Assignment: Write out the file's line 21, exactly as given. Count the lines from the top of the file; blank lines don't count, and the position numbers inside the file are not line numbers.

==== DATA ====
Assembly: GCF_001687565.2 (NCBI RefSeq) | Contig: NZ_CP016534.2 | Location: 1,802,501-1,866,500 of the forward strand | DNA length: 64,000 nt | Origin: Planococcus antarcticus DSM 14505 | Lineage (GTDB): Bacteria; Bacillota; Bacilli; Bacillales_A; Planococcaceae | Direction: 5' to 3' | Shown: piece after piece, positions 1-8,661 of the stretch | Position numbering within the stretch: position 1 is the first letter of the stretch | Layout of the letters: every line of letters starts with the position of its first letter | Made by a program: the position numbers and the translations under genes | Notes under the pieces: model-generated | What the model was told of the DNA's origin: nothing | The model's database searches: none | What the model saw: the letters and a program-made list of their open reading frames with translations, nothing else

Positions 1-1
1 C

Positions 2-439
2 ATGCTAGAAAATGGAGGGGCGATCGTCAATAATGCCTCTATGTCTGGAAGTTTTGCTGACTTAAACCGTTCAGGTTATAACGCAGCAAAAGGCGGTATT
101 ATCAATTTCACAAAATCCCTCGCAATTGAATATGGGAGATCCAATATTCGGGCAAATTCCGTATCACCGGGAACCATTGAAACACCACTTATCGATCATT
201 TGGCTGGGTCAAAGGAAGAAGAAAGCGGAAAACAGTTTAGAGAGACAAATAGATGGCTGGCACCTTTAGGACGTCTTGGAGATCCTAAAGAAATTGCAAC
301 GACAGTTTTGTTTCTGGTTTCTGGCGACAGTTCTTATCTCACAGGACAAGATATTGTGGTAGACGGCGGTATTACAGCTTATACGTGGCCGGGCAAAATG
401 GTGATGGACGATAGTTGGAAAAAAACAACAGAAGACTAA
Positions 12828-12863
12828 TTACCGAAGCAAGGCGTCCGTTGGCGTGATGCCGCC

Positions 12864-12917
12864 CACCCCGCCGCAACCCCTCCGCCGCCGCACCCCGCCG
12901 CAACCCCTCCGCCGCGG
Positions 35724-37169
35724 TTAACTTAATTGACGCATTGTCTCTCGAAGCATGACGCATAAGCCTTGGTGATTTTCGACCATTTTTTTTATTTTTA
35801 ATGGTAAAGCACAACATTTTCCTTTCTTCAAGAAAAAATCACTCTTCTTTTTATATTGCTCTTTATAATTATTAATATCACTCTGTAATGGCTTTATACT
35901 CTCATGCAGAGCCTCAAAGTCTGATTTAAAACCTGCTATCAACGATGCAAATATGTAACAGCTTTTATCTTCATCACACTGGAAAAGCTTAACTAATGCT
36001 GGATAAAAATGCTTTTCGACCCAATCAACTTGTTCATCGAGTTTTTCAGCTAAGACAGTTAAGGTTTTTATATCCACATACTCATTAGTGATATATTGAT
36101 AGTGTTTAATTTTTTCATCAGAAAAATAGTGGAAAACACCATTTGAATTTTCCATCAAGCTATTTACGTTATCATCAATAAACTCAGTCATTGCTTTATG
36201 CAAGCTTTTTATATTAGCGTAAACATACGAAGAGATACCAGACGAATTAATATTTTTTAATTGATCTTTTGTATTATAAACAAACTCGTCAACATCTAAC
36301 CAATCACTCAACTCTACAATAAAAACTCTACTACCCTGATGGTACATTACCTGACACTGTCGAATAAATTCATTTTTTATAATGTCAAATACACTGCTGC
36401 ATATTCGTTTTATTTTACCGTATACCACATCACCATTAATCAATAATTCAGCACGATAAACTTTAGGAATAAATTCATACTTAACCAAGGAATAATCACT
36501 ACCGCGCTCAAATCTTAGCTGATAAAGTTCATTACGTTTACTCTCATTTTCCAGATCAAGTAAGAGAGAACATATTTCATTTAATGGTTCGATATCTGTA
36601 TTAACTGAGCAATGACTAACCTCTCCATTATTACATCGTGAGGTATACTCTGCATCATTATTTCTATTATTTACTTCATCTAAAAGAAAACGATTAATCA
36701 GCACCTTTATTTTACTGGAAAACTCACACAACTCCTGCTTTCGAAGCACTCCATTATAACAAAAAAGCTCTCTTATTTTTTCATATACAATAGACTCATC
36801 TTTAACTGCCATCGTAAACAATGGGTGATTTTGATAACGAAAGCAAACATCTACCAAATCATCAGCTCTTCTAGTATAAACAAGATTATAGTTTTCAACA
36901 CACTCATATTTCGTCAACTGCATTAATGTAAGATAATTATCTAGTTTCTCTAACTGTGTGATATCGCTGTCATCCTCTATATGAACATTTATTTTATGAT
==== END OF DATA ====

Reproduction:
36201 CAAGCTTTTTATATTAGCGTAAACATACGAAGAGATACCAGACGAATTAATATTTTTTAATTGATCTTTTGTATTATAAACAAACTCGTCAACATCTAAC